This page describes the form controls available on the Fitbit page that allow you to customise the appearance of the graph thereon.
Allow zoom on vertical axis
Dragging with your mouse will zoom in on the vertical (value) axis (as well as the timescale axis).
Note: Due to a bug in the graphing library, deselecting this option can result in ugly (non-round) values being used on the horizontal (time) scale.
Draws a blue line on the graph that represents the raw data from Fitbit.
Max. sequence interval
The maximum number of seconds between values that will be connected with a line. When there are no values for longer than this (eg, due to the device not being worn or worn correctly), there will be a gap in the line.
Draws a green line on the graph that smoothes out short-term variations in the raw data.
Max. sequence interval
The maximum number of seconds between raw values that will be considered to form a contiguous set. Smoothing will not occur between such sequences; ie, each sequence will be treated independently of the others.
The number of seconds between successive smoothed values in the same sequence.
The number of seconds from which raw values will be used to calculate each smoothed data value. For example, if the window width is 60 seconds, data values up to 30 seconds either side of each point on the smoothed line will be taken into account (excepting values that are not considered to be part of the same sequence).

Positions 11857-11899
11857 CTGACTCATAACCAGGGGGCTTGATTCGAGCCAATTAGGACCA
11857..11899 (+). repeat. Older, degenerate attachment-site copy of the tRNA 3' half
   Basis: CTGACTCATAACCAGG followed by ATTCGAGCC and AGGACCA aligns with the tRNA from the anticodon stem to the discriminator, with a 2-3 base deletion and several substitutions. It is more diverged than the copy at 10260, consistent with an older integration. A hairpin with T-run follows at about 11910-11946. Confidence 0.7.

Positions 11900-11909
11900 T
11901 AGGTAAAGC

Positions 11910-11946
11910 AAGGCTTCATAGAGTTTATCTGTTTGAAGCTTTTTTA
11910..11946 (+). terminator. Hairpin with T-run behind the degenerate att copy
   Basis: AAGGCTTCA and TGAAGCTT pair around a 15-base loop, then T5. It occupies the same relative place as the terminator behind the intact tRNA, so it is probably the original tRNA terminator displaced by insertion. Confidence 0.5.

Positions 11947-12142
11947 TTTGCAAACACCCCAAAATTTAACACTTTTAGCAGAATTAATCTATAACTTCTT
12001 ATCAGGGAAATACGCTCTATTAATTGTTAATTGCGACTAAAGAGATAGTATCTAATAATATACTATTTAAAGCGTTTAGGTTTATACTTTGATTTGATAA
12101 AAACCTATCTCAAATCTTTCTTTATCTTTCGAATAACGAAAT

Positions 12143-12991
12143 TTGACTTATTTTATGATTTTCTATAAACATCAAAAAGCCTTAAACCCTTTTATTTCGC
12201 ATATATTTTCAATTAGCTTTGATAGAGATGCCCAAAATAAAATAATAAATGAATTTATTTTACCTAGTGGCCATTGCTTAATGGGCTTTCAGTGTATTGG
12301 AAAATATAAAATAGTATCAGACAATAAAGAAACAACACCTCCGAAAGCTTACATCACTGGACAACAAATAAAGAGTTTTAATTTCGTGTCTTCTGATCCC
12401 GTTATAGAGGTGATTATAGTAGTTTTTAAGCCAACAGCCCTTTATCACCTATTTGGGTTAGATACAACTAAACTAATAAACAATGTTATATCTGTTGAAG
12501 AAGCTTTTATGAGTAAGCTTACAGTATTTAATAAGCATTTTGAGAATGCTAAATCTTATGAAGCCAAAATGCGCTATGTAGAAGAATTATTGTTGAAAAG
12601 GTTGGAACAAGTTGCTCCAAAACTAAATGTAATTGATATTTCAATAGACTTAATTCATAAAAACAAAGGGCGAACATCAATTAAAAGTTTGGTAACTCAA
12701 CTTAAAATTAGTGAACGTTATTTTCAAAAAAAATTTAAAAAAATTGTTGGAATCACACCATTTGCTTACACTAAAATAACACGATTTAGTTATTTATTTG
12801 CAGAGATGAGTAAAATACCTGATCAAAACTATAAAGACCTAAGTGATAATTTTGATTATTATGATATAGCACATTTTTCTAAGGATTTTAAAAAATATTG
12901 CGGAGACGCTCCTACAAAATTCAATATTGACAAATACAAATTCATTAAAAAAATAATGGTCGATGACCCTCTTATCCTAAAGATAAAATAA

Controls whether raw data will be interpolated between values, for the purpose of computing smoothed values. The raw data usually comprises readings that are a few seconds apart. When interpolation is used, values for each second in between those readings are computed by interpolating the readings to either side. When interpolation is not used, values for each second in between readings are assumed to be the same as the nearest reading.
Controls whether data values near the centre of the window will be weighted more highly than those further away.
When centre-weighting is used, a triangular weighting algorithm is employed such that values at the edges of the window (ie, half of the window width away from the time point being considered) will be given zero weight, while the value at the centre of the window (ie, at the exact time point being considered) will be given maximum weight. Intermediate values will be weighted in proportion to their distance from the time point being considered.
When centre-weighting is not used, all values within the window are weighted equally.